Of potential auteur hits, produced by Rouge Intl.’s Julie Gayet and Nadia Turincev, and exploring the limits of social mobility in contempo hide-bound France, “Boss’s Daughter,” the debut of actor-turned-director Olivier Loustau, turns on a 40-year-old factory foreman who loses his head for a 25 year-old-girl. She turns out to be the owner’s daughter. Director Lisa Azuelos (“LOL”) co-produces.

Sold by Elle Driver and screened at Busan, “Jailbirds” is a women’s prison drama starring Sophie Marceau, the biggest star to date for consolidating auteur Audrey Estrougo (“Leila”). Rouge Intl. and Superprod produce.

Dominik Moll, director of “With a Friend Like Harry” and Cannes 2005 opener “Lemming,” may well return to his tramping ground of neuroses brewing below mundance surfaces in mid-life crisis drama “News From Planet Mars,” starring the ever-reliable François Damiens (“La Famille Belier”), which Diaphana releases in France March 9.

Vincent Garenq (“The Clearstream Affair”) returns to the Rendez-Vous with Studiocanal’s “Kalinka,” produced by LGM (“Valley of Love”), a true story about a father, played by revered French thesp Daniel Auteuil, who spent 27 years attempting to prove the guilt of his daughter’s murderer.

“Come What May,” the fourth feature from Christian Carion (“Joyeux Noel”) and for Carion a typically well-turned out war drama set this time in early World War II, as France retreats towards Dieppe straffed by the Luftwaffe, threatened by advancing Panzer tanks, looks to have undeniable foreign potential.

His second film after “The Names of Love,” a playful cross-the-political tracks romcom set in contempo, multi-ethnic France, Michel Leclerc returns with “The Terrible Privacy of Mr Sim.” Sold by SND, the road movie charts a man’s spiritual rebirth, and sports a top-notch cast of Jean-Pierre Bacri (“Looking for Hortense”), Matthieu Amalric (“The Grand Budapest Hotel”) and Valeria Golino (“An Italian Name”).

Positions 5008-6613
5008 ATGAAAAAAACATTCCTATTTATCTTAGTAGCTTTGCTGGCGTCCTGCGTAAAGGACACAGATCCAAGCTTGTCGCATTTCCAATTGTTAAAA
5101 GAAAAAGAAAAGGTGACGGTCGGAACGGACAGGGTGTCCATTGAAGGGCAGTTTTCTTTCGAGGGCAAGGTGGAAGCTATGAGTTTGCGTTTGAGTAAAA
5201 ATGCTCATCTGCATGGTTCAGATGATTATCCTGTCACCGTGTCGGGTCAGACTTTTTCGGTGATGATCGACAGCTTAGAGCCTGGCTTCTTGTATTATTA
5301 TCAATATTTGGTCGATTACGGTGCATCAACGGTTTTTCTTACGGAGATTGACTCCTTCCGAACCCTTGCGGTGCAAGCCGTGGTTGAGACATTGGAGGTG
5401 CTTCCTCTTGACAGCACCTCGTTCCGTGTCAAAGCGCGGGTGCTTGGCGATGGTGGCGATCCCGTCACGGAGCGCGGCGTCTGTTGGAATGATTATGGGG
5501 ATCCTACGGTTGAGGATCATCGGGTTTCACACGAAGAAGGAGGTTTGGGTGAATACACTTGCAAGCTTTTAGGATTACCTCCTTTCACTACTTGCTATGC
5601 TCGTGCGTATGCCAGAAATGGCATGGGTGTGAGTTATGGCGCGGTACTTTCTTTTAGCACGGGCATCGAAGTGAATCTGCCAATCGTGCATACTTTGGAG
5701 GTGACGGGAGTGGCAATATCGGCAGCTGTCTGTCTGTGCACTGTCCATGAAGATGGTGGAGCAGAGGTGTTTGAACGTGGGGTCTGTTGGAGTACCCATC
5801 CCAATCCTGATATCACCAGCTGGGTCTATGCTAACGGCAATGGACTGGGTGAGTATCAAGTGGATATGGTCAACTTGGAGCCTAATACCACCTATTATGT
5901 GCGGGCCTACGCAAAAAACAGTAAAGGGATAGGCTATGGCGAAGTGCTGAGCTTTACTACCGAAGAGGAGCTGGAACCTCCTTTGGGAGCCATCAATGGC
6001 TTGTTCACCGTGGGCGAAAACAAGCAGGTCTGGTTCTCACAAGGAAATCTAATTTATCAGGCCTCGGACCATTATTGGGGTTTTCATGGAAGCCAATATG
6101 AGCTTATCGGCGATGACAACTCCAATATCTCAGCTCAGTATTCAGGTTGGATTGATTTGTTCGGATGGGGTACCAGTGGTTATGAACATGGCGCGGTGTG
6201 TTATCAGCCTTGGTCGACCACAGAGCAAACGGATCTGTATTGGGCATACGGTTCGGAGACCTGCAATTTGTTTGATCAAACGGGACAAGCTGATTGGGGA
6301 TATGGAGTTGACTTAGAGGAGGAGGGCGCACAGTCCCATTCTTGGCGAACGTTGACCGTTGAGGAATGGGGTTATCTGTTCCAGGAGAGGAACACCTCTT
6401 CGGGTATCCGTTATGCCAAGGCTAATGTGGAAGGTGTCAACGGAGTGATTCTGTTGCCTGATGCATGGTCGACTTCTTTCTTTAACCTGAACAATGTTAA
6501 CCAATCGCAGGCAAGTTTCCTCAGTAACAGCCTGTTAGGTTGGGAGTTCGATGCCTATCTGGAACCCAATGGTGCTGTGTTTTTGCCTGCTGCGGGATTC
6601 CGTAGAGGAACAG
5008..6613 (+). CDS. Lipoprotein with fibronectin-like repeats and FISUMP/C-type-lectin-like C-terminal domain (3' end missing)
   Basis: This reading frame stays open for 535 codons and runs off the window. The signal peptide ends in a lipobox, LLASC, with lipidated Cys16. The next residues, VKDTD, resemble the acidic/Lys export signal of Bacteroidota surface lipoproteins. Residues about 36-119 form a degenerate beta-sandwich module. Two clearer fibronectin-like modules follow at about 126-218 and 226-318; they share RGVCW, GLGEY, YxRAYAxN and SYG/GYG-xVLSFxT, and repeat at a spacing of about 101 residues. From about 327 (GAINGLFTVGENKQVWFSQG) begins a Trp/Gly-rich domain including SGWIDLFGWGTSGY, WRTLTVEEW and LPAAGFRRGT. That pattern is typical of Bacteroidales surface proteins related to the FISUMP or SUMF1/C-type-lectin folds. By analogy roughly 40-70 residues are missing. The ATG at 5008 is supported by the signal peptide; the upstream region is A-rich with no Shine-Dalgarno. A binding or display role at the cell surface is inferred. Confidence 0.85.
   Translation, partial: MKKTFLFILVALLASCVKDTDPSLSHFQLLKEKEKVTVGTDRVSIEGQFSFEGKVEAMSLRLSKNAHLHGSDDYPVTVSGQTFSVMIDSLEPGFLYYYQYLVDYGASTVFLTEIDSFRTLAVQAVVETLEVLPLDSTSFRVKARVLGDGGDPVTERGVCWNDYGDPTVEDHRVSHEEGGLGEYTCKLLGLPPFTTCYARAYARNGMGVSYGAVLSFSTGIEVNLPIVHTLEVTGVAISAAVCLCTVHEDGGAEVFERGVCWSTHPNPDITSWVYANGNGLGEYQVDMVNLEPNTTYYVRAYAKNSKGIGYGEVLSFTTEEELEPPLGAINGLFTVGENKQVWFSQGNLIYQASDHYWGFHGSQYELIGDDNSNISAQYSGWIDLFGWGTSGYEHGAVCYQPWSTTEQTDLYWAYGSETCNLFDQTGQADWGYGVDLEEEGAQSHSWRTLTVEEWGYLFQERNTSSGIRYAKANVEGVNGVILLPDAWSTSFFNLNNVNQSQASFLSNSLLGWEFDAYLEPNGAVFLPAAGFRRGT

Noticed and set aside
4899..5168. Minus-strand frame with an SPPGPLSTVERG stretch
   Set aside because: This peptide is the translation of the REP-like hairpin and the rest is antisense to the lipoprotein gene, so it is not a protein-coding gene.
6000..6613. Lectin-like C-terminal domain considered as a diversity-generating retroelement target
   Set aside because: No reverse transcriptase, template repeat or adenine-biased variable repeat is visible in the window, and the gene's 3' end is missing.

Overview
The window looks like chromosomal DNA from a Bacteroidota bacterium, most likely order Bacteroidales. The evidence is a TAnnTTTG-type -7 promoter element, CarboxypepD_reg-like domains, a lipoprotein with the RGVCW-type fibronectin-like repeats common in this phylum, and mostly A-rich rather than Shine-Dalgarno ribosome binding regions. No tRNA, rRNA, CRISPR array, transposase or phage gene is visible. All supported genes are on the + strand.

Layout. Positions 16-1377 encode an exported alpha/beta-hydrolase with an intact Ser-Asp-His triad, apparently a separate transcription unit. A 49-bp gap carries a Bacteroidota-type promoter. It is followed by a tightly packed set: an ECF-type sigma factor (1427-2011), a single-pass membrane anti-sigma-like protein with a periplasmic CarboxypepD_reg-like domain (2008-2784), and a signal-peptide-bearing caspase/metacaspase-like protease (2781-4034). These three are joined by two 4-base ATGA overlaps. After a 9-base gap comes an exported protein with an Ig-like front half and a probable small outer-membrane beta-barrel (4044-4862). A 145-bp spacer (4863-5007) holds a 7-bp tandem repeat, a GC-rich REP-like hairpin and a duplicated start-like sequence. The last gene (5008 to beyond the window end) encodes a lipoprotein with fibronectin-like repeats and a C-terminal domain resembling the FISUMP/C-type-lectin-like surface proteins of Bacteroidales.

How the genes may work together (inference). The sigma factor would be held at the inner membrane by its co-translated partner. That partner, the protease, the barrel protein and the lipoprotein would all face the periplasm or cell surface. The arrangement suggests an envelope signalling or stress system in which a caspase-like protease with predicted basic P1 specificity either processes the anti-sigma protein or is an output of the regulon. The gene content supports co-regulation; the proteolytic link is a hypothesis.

The Rendez-Vous screens a brace of follow-ups to notable debuts or breakthroughs. Fehrer’s debut, “Silent Voices,” won 2009’s Louis Delluc Prize for Best First Film, for example; in Le Pacte-handled “Irreplaceable,” his third feature, Thomas Lilti (“Hippocrates”) once more explores the medical profession, this time the clash in values of an old world country doctor (Francois Cluzet, “The Intouchables”) and a new world embodied in his substitute, when he falls ill (Marianne Denicourt).

Of debuts, the biggest by far, and one of France’s highest-profile animation plays, is “Dofus – Book One: Julith.” Already a massively multi-player online role-playing game, TV series and comic franchise, the fantasy world adventure movie represents the first and flagship animated feature and big-screen iteration from French multi-platform studio Ankama. Sold by Indie Sales, it will be released by Gebeka in France this February.